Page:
To have smooth and noiseless control we need as many steps used for the sinewave generation. In case of the 1.6Ω stepper we can see that only 25 steps out of 255 are used in full current and 12 out of 255 at half of the motor current. Therefore, I have chosen the 2.4Ω version (LDO-36STH20-1004AHG) for a lower quantization error. With this approach even stepper drivers with lower performance can drive the Orbiter extruder with excellent performance.
Gearbox & gear Ratio
Every good preforming extruder uses some type of speed reducer. This is because stepper motors do not have enough torque especially at low speeds to push filament with high enough extrusion force.
There are lots of discussions about which gear ratio is the best, some say 3:1 some 5:1, 30:1, Orbiter has 7.5:1…let me say, all assumptions are completely wrong, forget about gear ratio!
What matters is the resulting steps/mm, how many steps are converted into 1mm of linear motion. Higher the step/mm ratio results in higher torque / extrusion force but the maximum acceleration is reduced. There is a trade-off between extrusion force and maximum acceleration.
The sweet spot for Nema17 pancakes used in most extruders is about 400steps/mm. The smaller 36mm round Nema 14 stepper has about half of the torque, therefore the sweet spot is around 700steps/mm (micro-stepping set to 16). See next chart for steps/mm VS resulted extrusion force and max acceleration for different stepper currents (calculated using LDO-36STH20-1004AHT stepper performance). Please note the acceleration is just an indicative value because it depends a lot on friction in the filament path, backpressure of the nozzle, how much weight / filament spool the extruder has to pull.
Having the drive gears with 12mm in diameter the gear ratio needed for 700 steps/mm is ~7.5:1. With this setup we can have good extrusion force and good acceleration, above 8000mm/s2.
There are several ways to implement a speed reducer gearbox. Most commonly used is a single stage spur gear reducer. Like the 3:1 gear in the BMG style extruders or 5:1 of the Sherpa mini etc.
The gear ratio needed for the Orbiter extruder can be achieved by several reducer topology, let’s take a look of the pros and cons of each from an extruder performance perspective.
From this analysis point of view the best solution for a compact extruder design using 36mm round Nema14 stepper is a single stage planetary reducer design.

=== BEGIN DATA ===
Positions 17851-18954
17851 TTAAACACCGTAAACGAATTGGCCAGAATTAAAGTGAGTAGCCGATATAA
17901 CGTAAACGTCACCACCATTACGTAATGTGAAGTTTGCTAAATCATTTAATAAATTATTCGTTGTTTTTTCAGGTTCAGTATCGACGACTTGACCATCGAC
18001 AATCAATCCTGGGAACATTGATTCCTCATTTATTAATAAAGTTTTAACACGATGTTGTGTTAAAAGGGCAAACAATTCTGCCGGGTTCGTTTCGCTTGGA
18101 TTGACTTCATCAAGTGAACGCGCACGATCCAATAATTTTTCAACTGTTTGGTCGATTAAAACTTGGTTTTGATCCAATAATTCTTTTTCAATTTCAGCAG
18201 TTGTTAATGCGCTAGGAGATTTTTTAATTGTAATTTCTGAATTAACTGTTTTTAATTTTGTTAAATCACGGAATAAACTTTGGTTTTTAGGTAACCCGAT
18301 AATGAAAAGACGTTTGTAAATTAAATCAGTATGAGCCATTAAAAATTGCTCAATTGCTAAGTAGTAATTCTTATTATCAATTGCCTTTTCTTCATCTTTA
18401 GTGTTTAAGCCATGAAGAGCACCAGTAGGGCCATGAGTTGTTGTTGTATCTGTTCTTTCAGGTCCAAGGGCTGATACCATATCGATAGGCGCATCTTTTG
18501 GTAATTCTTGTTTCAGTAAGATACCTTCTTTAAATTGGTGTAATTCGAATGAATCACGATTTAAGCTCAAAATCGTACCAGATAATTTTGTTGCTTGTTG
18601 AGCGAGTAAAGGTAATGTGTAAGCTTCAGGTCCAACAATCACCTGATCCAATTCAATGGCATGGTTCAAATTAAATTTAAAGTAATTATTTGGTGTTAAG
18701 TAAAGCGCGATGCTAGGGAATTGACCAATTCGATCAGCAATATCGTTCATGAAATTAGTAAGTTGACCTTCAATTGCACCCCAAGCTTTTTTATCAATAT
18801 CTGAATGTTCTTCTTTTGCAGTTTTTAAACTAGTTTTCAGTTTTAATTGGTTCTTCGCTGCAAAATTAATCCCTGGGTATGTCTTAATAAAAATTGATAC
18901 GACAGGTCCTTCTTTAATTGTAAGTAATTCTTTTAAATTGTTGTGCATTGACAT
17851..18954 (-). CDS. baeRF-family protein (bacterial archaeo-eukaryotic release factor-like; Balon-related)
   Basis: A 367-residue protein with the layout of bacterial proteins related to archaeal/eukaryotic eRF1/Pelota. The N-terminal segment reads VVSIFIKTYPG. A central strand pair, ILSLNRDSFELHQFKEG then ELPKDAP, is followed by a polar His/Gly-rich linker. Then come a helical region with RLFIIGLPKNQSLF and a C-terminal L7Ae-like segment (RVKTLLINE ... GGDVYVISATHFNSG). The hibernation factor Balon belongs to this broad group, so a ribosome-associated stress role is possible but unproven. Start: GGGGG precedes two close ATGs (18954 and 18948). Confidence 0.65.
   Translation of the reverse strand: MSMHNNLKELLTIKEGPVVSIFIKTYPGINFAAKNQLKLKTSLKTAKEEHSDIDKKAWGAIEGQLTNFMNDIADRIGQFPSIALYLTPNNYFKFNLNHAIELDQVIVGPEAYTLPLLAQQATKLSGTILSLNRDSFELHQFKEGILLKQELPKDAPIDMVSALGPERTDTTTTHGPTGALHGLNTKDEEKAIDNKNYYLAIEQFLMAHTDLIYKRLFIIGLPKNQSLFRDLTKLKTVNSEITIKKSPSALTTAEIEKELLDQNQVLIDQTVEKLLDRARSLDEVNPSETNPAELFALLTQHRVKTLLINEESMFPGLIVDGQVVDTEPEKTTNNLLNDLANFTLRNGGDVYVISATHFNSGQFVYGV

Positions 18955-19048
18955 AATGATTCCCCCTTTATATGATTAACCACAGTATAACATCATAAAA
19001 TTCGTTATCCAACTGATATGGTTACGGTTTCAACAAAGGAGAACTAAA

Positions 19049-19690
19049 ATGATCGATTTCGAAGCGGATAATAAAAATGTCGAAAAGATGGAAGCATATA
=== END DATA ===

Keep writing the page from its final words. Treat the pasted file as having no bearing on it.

Backlash – worse backlash we have using dual stage spur gears. This is because the first stage backlash is multiplied with the second stage reducing factor. Best in class would be the cycloidal reducer manufactured with very high precision. Single stage planetary gearboxes are not with zero but very low backlash.
You might think backlash matters for an extruder design. Well, the truth is that as long it's low enough it affects nothing. The backlash affects only retraction behavior and ads up to the retraction distance. So as long as its lower than the retraction distance the printer needs it will affect nothing. Even for dual stage spur gears the backlash do not account for more than 0.1 - 0.2mm.
The measured backlash of the Orbiter v2.0 is ~0.06mm.
Note: if you set to high pressure advance causing retraction movements, high backlash can cause nonlinear behavior of the pressure advance. I would disregard this fact since a good PA calibration should not lead to retraction during print movements.
Ease of manufacturability and sensitivity to tolerance - Spur gears are known to be easily manufacturable. Planetary gearset is made out of spur gears. Worm gears have to be very precise otherwise will show inconsistent extrusion artefacts. Cycloidal gears are the worse from this point of view, they have to be manufactured very precise otherwise it will produce small output shaft speed variation (wobble) which can be seen as inconsistent extrusion artefacts.
Occupied space – best in class is worm gear reducer, the others solutions are roughly similar.